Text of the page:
After Kaufman County district attorney Mike McClelland and his wife were found shot to death on Saturday, authorities are widening their search for the killer, looking into possible ties to local cases the DA's office prosecuted. NBC's Gabe Gutierrez.
KAUFMAN, Texas – At Texas Country Smokehouse and Home Cooking, just across from the county courthouse, there’s someone missing.
Kaufman County District Attorney Mike McLelland used to come here several days a week for lunch, drawn by the short walk, the barbeque and the atmosphere.
”He's going to be sorely missed,” said Lesa Metcalf, a regular at the barbecue joint. “He was in the Army for 23 years – and that shows some commitment.”
When locals learned about the murder of McLelland, 63, and his wife Cynthia, 65, over the weekend, many couldn’t believe it.
It was bad enough when Assistant District Attorney Mark Hasse, 57, was gunned down not far from here two months ago. But the Easter weekend killing of the McLellands has been overwhelming.
“When I heard Saturday night, it made me sick,” Metcalf said. “And I'm still in shock."
‘Why Kaufman county?’
About 20 miles southeast of Dallas, Kaufman County is more rural landscape than suburb.
Its biggest city is Terrell, with a population of 16,000. The county is named after David Spangler Kaufman, a politician who was the first Jewish Texan to serve in Congress.
Interstate 20 – a popular drug-trafficking route – runs through the area. Methamphetamine is common, but homicides are rare.
Authorities have been exploring the possibility that drug cartels could have been involved in the district attorney’s murder, but so far that theory has not been conclusive.
There also was speculation that a white supremacist group was involved. The Texas Department of Public Safety released a statewide bulletin late last year warning that Aryan Brotherhood of Texas was planning retaliation against law enforcement officials after a series of indictments in Houston.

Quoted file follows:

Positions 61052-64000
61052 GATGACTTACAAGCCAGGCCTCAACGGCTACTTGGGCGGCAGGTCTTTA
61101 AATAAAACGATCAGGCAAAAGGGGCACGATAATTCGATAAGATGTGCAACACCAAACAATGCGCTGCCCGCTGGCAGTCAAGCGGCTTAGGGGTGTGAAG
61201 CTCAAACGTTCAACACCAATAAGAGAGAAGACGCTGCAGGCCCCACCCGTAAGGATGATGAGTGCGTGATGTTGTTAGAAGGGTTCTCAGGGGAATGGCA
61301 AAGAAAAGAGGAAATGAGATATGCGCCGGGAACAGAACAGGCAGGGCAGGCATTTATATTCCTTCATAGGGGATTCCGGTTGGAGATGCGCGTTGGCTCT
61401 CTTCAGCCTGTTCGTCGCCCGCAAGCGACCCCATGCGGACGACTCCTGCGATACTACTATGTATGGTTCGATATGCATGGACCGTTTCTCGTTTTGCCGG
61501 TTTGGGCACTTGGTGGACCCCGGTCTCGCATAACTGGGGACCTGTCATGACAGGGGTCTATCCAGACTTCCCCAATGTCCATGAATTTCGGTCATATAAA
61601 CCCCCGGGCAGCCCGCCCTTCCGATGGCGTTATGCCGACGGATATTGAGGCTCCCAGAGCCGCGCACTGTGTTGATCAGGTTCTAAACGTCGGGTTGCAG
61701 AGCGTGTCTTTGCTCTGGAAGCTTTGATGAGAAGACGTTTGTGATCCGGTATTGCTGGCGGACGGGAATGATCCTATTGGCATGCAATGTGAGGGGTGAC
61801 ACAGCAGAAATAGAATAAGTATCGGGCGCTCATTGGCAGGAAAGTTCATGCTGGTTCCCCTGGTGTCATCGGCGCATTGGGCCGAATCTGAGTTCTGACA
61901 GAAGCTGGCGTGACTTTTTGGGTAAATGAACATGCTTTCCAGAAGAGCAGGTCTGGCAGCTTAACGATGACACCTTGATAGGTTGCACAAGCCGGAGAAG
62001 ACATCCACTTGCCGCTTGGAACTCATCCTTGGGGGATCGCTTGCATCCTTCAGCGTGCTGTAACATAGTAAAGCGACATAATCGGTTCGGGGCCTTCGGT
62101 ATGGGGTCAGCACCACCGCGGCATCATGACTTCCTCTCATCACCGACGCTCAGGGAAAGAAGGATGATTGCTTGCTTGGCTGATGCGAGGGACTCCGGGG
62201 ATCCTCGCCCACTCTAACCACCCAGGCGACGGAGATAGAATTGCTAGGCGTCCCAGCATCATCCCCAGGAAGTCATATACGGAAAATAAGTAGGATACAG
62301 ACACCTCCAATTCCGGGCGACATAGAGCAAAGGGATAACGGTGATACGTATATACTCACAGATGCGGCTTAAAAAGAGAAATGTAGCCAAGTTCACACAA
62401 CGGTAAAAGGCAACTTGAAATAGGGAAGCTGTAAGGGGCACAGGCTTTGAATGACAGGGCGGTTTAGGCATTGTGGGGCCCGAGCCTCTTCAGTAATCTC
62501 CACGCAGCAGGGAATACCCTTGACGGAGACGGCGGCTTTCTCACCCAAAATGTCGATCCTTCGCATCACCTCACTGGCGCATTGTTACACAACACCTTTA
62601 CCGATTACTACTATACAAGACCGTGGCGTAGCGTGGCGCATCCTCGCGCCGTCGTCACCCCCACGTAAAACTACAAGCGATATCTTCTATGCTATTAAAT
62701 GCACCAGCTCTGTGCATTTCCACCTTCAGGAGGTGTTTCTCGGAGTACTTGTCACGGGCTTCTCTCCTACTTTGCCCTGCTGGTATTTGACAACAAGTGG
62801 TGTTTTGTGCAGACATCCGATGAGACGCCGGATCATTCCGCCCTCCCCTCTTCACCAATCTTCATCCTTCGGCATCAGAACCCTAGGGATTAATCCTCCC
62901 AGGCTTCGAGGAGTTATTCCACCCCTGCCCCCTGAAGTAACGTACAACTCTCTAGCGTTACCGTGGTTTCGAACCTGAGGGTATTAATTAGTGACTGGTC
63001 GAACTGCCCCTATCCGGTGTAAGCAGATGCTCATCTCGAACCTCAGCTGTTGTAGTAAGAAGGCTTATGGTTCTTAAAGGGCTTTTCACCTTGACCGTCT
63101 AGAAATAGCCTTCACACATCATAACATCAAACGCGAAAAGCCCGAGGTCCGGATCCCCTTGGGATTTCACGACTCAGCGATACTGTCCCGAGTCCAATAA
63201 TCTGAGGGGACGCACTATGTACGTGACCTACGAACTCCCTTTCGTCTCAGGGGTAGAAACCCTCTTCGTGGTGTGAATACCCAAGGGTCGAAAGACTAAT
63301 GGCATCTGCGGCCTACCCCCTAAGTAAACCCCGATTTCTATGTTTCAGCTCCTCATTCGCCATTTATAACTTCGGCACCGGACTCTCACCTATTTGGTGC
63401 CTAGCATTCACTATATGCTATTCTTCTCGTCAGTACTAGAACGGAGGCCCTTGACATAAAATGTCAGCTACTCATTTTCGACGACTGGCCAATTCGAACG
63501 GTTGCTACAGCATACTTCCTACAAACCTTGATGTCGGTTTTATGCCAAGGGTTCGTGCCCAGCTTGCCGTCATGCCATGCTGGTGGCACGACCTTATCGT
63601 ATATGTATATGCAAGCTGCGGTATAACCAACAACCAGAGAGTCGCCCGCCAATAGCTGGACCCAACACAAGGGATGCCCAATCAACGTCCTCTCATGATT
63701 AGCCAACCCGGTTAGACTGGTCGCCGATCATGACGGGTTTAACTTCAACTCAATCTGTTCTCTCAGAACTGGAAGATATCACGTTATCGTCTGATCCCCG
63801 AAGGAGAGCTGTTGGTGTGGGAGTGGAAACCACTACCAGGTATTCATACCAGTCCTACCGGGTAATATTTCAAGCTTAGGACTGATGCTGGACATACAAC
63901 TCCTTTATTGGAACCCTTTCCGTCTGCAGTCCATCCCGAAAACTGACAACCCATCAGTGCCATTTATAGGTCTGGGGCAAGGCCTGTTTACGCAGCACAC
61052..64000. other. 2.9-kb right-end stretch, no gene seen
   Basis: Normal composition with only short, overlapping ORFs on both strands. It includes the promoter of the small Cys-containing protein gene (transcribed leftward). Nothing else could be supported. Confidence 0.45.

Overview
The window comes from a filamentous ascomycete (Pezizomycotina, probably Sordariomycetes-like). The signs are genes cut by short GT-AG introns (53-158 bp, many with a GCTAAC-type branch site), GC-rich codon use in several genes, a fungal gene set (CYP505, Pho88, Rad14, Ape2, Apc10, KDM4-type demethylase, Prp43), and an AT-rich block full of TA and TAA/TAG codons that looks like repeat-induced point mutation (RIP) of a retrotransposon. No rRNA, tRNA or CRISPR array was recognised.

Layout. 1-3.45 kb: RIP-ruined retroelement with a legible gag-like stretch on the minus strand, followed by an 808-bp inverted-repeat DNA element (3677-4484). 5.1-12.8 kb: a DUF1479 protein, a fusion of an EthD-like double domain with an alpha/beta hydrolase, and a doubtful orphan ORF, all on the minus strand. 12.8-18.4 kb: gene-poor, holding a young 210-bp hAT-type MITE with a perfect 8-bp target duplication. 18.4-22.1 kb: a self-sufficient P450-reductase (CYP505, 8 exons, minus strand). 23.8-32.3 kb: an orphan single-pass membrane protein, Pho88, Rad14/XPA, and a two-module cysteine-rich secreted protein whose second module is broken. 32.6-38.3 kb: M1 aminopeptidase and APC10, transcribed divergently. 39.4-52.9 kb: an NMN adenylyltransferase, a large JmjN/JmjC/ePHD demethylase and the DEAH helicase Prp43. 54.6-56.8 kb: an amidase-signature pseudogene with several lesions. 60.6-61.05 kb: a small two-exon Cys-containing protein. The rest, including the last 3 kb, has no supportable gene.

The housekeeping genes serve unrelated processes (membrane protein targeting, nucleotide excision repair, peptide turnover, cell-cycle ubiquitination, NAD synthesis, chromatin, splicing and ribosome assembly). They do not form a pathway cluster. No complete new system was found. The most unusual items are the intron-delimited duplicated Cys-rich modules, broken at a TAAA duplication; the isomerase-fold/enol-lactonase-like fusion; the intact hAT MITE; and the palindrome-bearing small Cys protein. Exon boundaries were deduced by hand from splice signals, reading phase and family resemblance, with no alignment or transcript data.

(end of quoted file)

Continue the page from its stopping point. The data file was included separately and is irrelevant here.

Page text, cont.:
The Kaufman County DA’s office was one of many involved in that investigation, but did not play a huge role.
“They were involved in the peripheral,” said Pete Schulte, a former prosecutor who is now an attorney in Dallas. “The question is going to come down to, ‘Why Kaufman county?’ It's such a small county.”
Looking at old cases
So as part of the wide-ranging probe, investigators are also examining local cases the DA’s office prosecuted.
Among those questioned was Eric Williams, a former justice of the peace who lost his job last year when he was convicted of taking three computer monitors from a county building. The case was prosecuted by Hasse.
Williams, who is appealing that conviction, told NBC affiliate KPRC investigators contacted him on Saturday night – hours after the murders – asked to meet at a local restaurant. He said no investigator has suggested that he is a “person of interest,” and he is voluntarily cooperating with the investigation because he believes all scenarios should be considered in a high-profile murder.
"They did a gun residue test," Williams said. "I gave them my cell phone so they could get all the info they wanted."
Williams denied making any threats – and said he holds no grudges, expressing shock at the killings.
"My heart-felt condolences go out to both the McLelland family and the Hasse family,” he said.
A federal official familiar with the investigation said others who might have a grudge against the victims are also under scrutiny.
The murders of Hasse and McLelland have been difficult to connect because they were so different, sources said. Hasse was killed with a revolver. McLelland was shot repeatedly with an assault weapon.
Investigators are analyzing the .233-caliber shell casings found at the scene. According to a search warrant affidavit released Monday, they are also subpoenaing cell phone records.
Local officials have said very little publicly.
“I'm optimistic,” said Bruce Wood, the county judge. “There are literally hundreds of people working on this case.”
Armed guards escort county workers every morning as they arrive at the courthouse.
“I'm trying to keep my staff reassured that we're going to keep going and keep doing the best we can,” said David Lewis, a county employee.
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